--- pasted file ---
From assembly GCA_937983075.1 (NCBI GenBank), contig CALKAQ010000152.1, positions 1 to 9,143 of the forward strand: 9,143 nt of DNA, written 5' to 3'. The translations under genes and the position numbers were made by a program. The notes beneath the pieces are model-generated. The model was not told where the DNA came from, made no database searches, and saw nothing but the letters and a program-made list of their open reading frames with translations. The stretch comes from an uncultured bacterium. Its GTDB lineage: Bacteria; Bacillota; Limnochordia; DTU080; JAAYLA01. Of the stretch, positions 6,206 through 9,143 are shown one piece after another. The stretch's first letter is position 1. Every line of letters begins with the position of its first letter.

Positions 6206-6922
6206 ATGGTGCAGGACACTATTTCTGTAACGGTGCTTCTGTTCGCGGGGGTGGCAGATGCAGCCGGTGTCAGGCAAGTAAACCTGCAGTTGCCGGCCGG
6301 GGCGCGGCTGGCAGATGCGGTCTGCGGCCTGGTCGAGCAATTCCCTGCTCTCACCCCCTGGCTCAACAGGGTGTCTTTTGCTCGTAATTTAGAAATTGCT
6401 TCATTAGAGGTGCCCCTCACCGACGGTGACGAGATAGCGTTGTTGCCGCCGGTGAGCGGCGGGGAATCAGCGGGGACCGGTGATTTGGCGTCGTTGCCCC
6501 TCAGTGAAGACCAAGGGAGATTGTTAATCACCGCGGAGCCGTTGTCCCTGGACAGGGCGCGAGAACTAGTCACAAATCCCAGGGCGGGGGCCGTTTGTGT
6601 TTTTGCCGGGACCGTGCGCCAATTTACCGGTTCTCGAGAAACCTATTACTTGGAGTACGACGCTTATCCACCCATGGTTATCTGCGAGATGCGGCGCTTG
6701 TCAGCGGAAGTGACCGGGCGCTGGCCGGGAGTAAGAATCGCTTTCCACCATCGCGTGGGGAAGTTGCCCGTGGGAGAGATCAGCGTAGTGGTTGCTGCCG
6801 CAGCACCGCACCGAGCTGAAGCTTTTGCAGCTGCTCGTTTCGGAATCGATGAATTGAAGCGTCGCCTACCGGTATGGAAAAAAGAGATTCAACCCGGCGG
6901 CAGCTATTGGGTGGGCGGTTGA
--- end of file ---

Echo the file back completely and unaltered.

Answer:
From assembly GCA_937983075.1 (NCBI GenBank), contig CALKAQ010000152.1, positions 1 to 9,143 of the forward strand: 9,143 nt of DNA, written 5' to 3'. The translations under genes and the position numbers were made by a program. The notes beneath the pieces are model-generated. The model was not told where the DNA came from, made no database searches, and saw nothing but the letters and a program-made list of their open reading frames with translations. The stretch comes from an uncultured bacterium. Its GTDB lineage: Bacteria; Bacillota; Limnochordia; DTU080; JAAYLA01. Of the stretch, positions 6,206 through 9,143 are shown one piece after another. The stretch's first letter is position 1. Every line of letters begins with the position of its first letter.

Positions 6206-6922
6206 ATGGTGCAGGACACTATTTCTGTAACGGTGCTTCTGTTCGCGGGGGTGGCAGATGCAGCCGGTGTCAGGCAAGTAAACCTGCAGTTGCCGGCCGG
6301 GGCGCGGCTGGCAGATGCGGTCTGCGGCCTGGTCGAGCAATTCCCTGCTCTCACCCCCTGGCTCAACAGGGTGTCTTTTGCTCGTAATTTAGAAATTGCT
6401 TCATTAGAGGTGCCCCTCACCGACGGTGACGAGATAGCGTTGTTGCCGCCGGTGAGCGGCGGGGAATCAGCGGGGACCGGTGATTTGGCGTCGTTGCCCC
6501 TCAGTGAAGACCAAGGGAGATTGTTAATCACCGCGGAGCCGTTGTCCCTGGACAGGGCGCGAGAACTAGTCACAAATCCCAGGGCGGGGGCCGTTTGTGT
6601 TTTTGCCGGGACCGTGCGCCAATTTACCGGTTCTCGAGAAACCTATTACTTGGAGTACGACGCTTATCCACCCATGGTTATCTGCGAGATGCGGCGCTTG
6701 TCAGCGGAAGTGACCGGGCGCTGGCCGGGAGTAAGAATCGCTTTCCACCATCGCGTGGGGAAGTTGCCCGTGGGAGAGATCAGCGTAGTGGTTGCTGCCG
6801 CAGCACCGCACCGAGCTGAAGCTTTTGCAGCTGCTCGTTTCGGAATCGATGAATTGAAGCGTCGCCTACCGGTATGGAAAAAAGAGATTCAACCCGGCGG
6901 CAGCTATTGGGTGGGCGGTTGA